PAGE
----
Early on in the pandemic, as the world roiled from protests against racism and police violence, CAP UCLA, like many traditionally white-dominated cultural organizations, did some serious soul-searching. Members of CAP UCLA’s staff, in collaboration with colleagues from UCLA’s Theater Management Services, formed an Equity, Diversity and Inclusion (EDI) committee to challenge complacency and focus on issues of structural power. They’ve met regularly ever since, working on making CAP UCLA and TMS more inclusive and equitable experiences for both staff and audiences.
As the value statement the EDI committee drafted puts it, “We must empower the historically underrepresented. We must uplift excluded voices. We must resist structural racism. We will commit fiercely to our responsibility to observe, absorb, consider, contemplate, endure, share and engage in this change.”
Much of this change happens backstage, long before the audience enters a theater. But we hope that CAP UCLA’s commitment to this important work is on display in our newly announced Fall/Winter programming. For example, the trouble of even defining “we” is tackled in the new Bill T. Jones/Arnie Zane Company choreographic piece What Problem?, which explores the work of collective redemption and the tensions of belonging. Our programming also includes a diverse array of musicians, such as Grammy Award-winning artists Antonio Sánchez and Cécile McLorin Salvant. We are dedicated to presenting artistic performance that reflects the global, evolving nature of our city.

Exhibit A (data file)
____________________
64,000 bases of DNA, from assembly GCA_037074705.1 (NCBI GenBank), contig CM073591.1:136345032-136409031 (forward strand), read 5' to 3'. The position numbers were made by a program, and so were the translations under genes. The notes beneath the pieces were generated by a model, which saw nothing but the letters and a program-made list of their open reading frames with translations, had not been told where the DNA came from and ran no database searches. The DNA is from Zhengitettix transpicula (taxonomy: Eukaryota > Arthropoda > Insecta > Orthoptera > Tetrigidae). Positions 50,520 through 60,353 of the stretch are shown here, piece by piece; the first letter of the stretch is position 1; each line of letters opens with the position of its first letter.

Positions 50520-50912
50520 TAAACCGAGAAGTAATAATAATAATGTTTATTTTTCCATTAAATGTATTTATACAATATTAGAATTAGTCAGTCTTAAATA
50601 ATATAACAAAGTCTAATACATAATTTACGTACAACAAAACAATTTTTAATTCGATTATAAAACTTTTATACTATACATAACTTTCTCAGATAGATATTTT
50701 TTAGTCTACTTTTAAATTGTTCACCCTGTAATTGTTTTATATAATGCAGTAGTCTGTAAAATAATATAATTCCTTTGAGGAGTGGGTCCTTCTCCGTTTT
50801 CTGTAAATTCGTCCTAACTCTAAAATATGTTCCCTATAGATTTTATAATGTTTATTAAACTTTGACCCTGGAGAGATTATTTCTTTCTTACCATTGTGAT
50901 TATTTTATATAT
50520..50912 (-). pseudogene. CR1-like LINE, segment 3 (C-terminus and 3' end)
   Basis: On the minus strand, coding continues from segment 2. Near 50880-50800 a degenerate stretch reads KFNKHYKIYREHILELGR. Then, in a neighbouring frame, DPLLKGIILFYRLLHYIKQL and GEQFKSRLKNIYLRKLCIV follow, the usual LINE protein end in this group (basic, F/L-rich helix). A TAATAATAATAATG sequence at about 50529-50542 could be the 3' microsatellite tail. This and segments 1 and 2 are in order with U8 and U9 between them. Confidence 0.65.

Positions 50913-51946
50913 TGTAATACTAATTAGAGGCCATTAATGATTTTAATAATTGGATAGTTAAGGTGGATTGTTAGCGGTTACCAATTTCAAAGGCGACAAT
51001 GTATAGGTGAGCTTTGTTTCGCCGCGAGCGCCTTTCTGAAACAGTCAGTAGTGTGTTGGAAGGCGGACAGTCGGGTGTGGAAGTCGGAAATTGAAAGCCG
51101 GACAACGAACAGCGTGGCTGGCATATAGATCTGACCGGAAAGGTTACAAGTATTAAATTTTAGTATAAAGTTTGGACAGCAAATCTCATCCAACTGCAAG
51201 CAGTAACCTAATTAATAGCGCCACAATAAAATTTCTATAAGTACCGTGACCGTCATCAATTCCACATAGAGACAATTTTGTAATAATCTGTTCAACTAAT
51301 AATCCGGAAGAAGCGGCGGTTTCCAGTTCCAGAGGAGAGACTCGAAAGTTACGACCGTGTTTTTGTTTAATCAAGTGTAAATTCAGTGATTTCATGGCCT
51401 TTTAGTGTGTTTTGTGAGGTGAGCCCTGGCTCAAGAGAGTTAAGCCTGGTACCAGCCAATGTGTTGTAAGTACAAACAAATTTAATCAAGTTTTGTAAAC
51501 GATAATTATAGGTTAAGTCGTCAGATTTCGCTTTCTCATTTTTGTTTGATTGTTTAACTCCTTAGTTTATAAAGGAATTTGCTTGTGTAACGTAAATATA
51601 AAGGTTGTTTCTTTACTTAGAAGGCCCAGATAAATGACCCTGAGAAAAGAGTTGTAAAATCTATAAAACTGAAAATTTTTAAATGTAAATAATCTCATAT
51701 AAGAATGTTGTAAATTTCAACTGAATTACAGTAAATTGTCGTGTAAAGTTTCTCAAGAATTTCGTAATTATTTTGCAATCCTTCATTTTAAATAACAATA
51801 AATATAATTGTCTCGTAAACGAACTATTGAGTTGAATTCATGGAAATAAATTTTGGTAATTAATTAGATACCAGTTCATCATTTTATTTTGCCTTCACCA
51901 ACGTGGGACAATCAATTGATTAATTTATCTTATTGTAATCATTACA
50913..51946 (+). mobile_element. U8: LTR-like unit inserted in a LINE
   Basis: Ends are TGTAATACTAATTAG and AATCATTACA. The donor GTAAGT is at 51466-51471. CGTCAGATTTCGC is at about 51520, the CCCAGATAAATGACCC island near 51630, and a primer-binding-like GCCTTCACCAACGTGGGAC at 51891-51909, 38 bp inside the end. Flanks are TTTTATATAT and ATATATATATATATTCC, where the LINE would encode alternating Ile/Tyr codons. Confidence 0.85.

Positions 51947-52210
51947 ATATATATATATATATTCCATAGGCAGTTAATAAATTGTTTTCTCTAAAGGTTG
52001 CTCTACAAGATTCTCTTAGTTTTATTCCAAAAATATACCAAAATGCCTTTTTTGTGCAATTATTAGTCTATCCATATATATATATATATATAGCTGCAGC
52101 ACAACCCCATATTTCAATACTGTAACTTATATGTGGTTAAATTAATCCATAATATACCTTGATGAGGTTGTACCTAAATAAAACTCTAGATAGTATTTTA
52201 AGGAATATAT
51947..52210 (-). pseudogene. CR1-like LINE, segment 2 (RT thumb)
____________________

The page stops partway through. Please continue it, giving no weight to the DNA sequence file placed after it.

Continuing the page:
In a few days it will be Juneteenth, a celebration of the legal emancipation of enslaved Black Americans at the end of the Civil War. But that victory was only a partial one, and the lingering incompleteness of Reconstruction still haunts American politics and society. CAP UCLA hopes that the programs we present and the work that we do can contribute, in some small way, to this long overdue process of social healing.